Sophisticated computer design has renewed the potential for a marriage of mathematics and architecture. But, says Kathryn Findlay, we should all be aware of the pitfalls.
The New Mathematics of Architecture
Jane Burry and Mark Burry
Thames & Hudson, 272pp, £20
In his book Mental Capitalism (2005), the architect and computational sage Georg Franck writes: ‘Everything smacks of publicity. Wherever we look, there are logos, whatever the event, we are reminded of sponsors. We are witnessing an invasion of brands. Before our eyes, cities and landscapes mutate into advertising media. Publicity settles like mildew on everything open to public view’.
Within today’s architectural culture, and underlying Jane Burry and Mark Burry’s book, The New Mathematics of Architecture, newly published in paperback, we are confronted by a wave of buildings that crave attention. Incredible pressure is placed on architects and architectural students to design buildings that get noticed. Even before assessing the site, before examining the brief, there is an assumption that a landmark should result. With particular relevance this summer, Burry notes that ‘Olympic buildings are slaves to the camera’.
Cities can fall into the same trap. When Dundee made a pitch to the Victoria & Albert Museum to locate a satellite in the city (I was involved with the intitial bid), I was taken aback to see Frank Gehry’s Bilbao Guggenheim Photoshopped onto the shores of the Tay for the presentation. Too often it’s forgotten that there is a need for a spectrum that embraces the fortissimo and the sotto voce – loud and quiet. Otherwise all we get is a meaningless cacophony of noise.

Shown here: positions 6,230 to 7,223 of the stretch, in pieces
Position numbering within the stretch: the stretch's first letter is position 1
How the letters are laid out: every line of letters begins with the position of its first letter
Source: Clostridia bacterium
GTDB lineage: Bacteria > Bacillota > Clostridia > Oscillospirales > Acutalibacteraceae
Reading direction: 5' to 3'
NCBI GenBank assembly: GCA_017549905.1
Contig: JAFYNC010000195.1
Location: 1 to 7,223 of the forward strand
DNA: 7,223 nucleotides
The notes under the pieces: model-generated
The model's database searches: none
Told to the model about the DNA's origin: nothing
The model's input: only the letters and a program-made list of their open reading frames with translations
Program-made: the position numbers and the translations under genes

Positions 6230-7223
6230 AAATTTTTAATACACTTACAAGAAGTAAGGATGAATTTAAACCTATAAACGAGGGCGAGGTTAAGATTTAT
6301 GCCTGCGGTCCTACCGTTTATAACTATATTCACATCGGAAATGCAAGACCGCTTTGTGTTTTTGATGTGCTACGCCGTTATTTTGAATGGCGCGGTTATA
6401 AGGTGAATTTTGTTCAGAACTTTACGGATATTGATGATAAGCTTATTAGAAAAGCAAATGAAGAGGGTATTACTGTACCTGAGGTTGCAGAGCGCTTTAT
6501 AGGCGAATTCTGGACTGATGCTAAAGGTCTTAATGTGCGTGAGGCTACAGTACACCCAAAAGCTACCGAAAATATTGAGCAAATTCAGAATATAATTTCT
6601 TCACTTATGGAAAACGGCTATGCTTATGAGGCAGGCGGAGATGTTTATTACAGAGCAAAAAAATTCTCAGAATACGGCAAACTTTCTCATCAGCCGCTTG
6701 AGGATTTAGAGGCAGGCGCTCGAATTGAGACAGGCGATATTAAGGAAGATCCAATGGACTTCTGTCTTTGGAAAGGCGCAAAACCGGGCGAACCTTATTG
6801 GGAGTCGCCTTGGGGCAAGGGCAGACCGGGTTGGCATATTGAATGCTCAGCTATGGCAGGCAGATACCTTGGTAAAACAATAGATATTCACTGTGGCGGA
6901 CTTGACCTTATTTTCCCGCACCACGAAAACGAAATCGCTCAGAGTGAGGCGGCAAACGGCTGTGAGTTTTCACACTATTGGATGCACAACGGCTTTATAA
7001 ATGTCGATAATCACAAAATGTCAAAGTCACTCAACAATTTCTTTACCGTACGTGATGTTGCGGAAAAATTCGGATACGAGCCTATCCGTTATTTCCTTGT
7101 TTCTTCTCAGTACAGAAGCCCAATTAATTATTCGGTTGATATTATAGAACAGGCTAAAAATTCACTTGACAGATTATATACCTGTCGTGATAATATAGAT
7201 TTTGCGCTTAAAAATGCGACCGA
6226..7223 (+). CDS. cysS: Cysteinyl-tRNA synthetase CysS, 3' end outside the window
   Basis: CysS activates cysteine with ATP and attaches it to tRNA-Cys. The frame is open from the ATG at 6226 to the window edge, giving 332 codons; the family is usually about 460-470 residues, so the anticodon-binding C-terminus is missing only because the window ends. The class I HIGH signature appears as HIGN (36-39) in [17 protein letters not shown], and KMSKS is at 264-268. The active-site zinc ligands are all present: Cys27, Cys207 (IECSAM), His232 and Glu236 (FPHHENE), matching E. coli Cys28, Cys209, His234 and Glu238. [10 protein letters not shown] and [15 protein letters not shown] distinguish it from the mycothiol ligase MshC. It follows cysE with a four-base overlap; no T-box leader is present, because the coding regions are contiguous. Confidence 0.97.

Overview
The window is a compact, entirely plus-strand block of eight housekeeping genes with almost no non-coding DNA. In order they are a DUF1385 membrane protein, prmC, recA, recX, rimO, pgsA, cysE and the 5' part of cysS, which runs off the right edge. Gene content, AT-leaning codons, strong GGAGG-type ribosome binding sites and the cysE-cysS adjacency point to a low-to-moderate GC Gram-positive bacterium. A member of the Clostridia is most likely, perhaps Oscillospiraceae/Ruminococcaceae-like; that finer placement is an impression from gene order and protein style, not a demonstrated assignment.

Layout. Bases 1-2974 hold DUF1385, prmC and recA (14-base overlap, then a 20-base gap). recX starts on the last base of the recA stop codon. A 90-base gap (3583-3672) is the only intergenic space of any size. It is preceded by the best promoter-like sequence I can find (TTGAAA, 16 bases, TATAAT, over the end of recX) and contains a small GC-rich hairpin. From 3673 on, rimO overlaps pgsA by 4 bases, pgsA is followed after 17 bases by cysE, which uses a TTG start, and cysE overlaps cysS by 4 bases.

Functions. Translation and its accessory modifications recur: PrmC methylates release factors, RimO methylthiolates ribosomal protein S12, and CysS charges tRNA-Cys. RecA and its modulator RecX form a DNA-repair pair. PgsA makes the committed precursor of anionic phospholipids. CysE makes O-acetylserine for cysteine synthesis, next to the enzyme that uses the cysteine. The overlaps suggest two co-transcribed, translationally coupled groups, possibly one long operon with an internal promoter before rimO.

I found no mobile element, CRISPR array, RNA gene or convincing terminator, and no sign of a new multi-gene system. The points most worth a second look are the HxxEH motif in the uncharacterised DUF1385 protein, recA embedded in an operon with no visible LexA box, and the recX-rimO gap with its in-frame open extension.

In a sense, The Mathematics of Architecture had to be written, for it provides a valuable summary of where we are in this new landscape. Like it or not, computers provide architects with a box of tricks that offers a whole new spatiality to explore. Judging by the wave of adventurous geometries evident on the walls of architectural schools, this new discipline needs to be given status within the curriculum. The Burrys’ book is a useful start, but it should come with a health warning: use maths wisely and don’t let it run away with you. The glossary supplies explanations of 58 different mathematical methods. To a non-mathematician it’s like a recipe book full of ingredients you have never used before. For fearless architectural experimenters, however, it’s potentially a Pandora’s box.
The New Mathematics illustrates both built and unbuilt projects, selected by category: mathematical surfaces and seriality; chaos; complexity; emergence; packing and tiling; optimisation; topology and datascapes; and multidimensionality. The best projects incorporate the new mathematics seamlessly, the worst are awkward, and shoehorned uncomfortably into a site. Some are as if the architect has produced a fabulous shape and said to the engineer ‘now make it work!’ But others – Foreign Office Architects’ Yokohama International Port Terminal, Foster & Partners’ Beijing International Airport, PTW and Arup’s Water Cube in Beijing – show brilliant understanding.
Architects need time to digest the potential of these new tools, although it is evident that some have already got the hang of them. Abalos & Sentkiewicz, among the most restrained of architects, is using a tiled, triangulated structure at Spain’s Logroño station (picture) in which geometry is integrated into the function of the building to create a workable and beautiful space.
Kathryn Findlay is principal of Ushida Findlay Architects who, in 1993, designed the Truss Wall House, one of the first topological buildings. She is delivery architect for the Arcelor Mittal Orbit for Anish Kapoor and Cecil Balmond at the London Olympics site.
First published in AT229, June 2012